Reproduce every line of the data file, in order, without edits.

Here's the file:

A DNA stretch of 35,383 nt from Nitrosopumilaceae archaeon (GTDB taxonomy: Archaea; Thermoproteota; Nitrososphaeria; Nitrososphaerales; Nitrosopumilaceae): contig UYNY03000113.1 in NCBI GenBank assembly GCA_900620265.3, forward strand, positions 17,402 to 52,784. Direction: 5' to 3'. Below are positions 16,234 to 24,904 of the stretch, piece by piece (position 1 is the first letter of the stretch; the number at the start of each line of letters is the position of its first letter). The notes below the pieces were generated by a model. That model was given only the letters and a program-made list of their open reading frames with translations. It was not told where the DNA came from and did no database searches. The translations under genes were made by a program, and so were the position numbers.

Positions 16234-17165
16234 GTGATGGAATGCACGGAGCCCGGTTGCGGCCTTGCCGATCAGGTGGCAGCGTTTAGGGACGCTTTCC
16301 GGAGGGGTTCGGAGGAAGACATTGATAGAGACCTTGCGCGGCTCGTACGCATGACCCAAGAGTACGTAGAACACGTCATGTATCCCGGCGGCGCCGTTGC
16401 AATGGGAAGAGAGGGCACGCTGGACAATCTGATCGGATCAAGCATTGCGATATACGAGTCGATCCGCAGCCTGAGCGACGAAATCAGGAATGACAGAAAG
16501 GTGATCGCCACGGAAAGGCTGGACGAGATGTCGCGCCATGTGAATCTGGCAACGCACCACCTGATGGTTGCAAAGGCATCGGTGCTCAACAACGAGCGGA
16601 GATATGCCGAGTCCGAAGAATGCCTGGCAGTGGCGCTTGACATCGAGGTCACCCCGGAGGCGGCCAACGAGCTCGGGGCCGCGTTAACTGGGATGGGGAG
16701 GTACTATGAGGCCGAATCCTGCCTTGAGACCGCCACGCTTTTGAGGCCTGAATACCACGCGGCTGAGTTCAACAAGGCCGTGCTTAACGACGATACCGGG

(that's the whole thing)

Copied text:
A DNA stretch of 35,383 nt from Nitrosopumilaceae archaeon (GTDB taxonomy: Archaea; Thermoproteota; Nitrososphaeria; Nitrososphaerales; Nitrosopumilaceae): contig UYNY03000113.1 in NCBI GenBank assembly GCA_900620265.3, forward strand, positions 17,402 to 52,784. Direction: 5' to 3'. Below are positions 16,234 to 24,904 of the stretch, piece by piece (position 1 is the first letter of the stretch; the number at the start of each line of letters is the position of its first letter). The notes below the pieces were generated by a model. That model was given only the letters and a program-made list of their open reading frames with translations. It was not told where the DNA came from and did no database searches. The translations under genes were made by a program, and so were the position numbers.

Positions 16234-17165
16234 GTGATGGAATGCACGGAGCCCGGTTGCGGCCTTGCCGATCAGGTGGCAGCGTTTAGGGACGCTTTCC
16301 GGAGGGGTTCGGAGGAAGACATTGATAGAGACCTTGCGCGGCTCGTACGCATGACCCAAGAGTACGTAGAACACGTCATGTATCCCGGCGGCGCCGTTGC
16401 AATGGGAAGAGAGGGCACGCTGGACAATCTGATCGGATCAAGCATTGCGATATACGAGTCGATCCGCAGCCTGAGCGACGAAATCAGGAATGACAGAAAG
16501 GTGATCGCCACGGAAAGGCTGGACGAGATGTCGCGCCATGTGAATCTGGCAACGCACCACCTGATGGTTGCAAAGGCATCGGTGCTCAACAACGAGCGGA
16601 GATATGCCGAGTCCGAAGAATGCCTGGCAGTGGCGCTTGACATCGAGGTCACCCCGGAGGCGGCCAACGAGCTCGGGGCCGCGTTAACTGGGATGGGGAG
16701 GTACTATGAGGCCGAATCCTGCCTTGAGACCGCCACGCTTTTGAGGCCTGAATACCACGCGGCTGAGTTCAACAAGGCCGTGCTTAACGACGATACCGGG